Sydney Heritage Fleet, against all odds, has operated workshops of various sizes and in various locations around Sydney Harbour since its formation in 1965. Operating with, essentially, a volunteer workforce and financed by operating its vessels, donations and sponsorships, the Fleet has, nonetheless, managed within its own resources to restore and maintain one of the world’s largest and most significant fleets of operational heritage vessels. This has involved the solving of complex engineering problems and the development of techniques which are now recognised internationally. It also means the retention of traditional maritime skills, ensuring that they will be passed on to future generations through ‘hands-on’ training.
Despite the curious fact that after 50 years of existence the Fleet still has no permanent restoration base in Sydney Harbour, it is regarded internationally as a leading maritime heritage organisation.
The Fleet has learned to blend the operation of heritage vessels and heritage workshops with the need to earn money through involving visitors in the process. So blending tourism with a working environment is something the Fleet does well.
Throughout its history the Fleet has also faced challenges, few of which are covered in modern Work Health & Safety manuals. Safety for Fleet volunteers and staff, and for the viewing and participating public, is a key element in all Fleet activities.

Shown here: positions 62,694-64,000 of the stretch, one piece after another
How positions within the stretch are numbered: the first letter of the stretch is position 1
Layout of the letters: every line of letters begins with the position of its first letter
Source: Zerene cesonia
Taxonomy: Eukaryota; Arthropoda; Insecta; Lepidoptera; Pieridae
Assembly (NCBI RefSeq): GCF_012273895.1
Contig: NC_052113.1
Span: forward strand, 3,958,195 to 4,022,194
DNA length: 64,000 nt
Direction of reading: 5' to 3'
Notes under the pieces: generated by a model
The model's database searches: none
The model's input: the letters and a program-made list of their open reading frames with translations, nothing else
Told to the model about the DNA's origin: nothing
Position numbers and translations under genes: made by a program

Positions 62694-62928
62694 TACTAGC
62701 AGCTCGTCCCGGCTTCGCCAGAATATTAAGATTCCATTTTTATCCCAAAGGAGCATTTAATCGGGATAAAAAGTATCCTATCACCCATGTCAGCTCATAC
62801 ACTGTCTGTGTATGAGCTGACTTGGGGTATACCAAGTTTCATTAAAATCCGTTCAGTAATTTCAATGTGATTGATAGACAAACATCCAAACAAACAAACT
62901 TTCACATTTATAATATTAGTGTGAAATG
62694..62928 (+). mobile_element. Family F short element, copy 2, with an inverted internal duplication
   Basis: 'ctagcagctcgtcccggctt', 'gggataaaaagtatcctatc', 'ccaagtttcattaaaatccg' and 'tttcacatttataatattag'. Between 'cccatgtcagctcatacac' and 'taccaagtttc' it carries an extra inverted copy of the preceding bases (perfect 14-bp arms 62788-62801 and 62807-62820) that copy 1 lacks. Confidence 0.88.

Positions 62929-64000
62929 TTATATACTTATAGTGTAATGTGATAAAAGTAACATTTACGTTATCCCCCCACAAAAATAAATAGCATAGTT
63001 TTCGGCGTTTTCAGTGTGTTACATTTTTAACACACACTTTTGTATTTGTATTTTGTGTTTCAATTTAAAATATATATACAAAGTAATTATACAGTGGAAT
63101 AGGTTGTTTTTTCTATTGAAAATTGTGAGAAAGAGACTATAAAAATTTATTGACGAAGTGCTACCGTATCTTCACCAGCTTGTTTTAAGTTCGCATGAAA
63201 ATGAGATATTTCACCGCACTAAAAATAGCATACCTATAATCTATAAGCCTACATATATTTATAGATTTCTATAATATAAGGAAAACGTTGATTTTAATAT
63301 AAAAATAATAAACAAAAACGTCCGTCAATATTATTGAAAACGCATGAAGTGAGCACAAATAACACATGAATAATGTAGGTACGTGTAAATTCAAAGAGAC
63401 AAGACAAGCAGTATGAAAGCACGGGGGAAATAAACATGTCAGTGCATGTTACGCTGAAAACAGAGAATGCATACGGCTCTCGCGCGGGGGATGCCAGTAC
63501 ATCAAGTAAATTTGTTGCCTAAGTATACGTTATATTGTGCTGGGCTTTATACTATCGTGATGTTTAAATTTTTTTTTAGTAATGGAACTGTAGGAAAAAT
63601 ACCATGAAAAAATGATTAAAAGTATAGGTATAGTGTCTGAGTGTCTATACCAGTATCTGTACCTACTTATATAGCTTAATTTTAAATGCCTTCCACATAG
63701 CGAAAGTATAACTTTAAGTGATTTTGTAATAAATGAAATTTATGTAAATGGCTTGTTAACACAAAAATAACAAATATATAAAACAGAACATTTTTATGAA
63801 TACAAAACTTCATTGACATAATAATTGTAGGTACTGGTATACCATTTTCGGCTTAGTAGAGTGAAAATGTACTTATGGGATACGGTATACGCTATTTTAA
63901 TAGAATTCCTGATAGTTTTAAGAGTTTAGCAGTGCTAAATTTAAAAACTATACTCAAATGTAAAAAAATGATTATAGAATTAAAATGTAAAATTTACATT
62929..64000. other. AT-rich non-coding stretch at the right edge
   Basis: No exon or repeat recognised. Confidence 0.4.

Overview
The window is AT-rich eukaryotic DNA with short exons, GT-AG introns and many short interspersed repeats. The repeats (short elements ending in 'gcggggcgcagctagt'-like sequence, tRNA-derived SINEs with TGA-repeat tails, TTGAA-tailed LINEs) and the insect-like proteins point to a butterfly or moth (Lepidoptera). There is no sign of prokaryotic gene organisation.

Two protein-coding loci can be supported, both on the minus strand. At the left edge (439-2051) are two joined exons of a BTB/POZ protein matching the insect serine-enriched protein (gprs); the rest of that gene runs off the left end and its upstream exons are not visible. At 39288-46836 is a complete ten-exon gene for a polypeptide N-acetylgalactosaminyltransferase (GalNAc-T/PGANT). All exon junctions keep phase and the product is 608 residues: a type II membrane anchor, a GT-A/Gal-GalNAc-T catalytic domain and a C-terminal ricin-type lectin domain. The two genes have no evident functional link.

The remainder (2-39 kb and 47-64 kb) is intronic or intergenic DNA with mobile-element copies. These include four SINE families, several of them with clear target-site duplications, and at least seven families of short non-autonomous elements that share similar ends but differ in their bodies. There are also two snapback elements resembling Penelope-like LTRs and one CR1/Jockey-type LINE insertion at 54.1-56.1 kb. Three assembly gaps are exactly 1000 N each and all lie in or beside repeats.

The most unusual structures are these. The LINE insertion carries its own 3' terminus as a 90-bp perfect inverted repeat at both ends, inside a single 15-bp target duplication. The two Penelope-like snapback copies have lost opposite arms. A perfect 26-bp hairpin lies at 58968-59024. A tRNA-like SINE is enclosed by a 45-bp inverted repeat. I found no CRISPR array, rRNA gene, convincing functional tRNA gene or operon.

A final aspect of the Fleet’s expertise and experience in heritage restoration and maintenance is its ability to generate and implement partnerships and co-operative programs. Restoration, on-going maintenance and operation of heritage vessels requires resources which stretch a not-for-profit organisation to the limit; without partnership there is no future. The Fleet has used this approach in all its major successful restoration projects to date. A measure of its success is that in 2003 The World Ship Trust presented the Fleet and James Craig with its prestigious Maritime Heritage Award ‘for outstanding restoration and preservation of this historic ship’.
Each year, the Fleet’s several hundred volunteers clock-up around 100,000 volunteer hours between them. Many of the volunteers are veterans having given their spare time over many years to restoration and maintenance projects which have resulted in the unique collection which is Sydney Heritage Fleet.
If you would like to join the fleet and become a volunteer please see the Volunteer section of this website.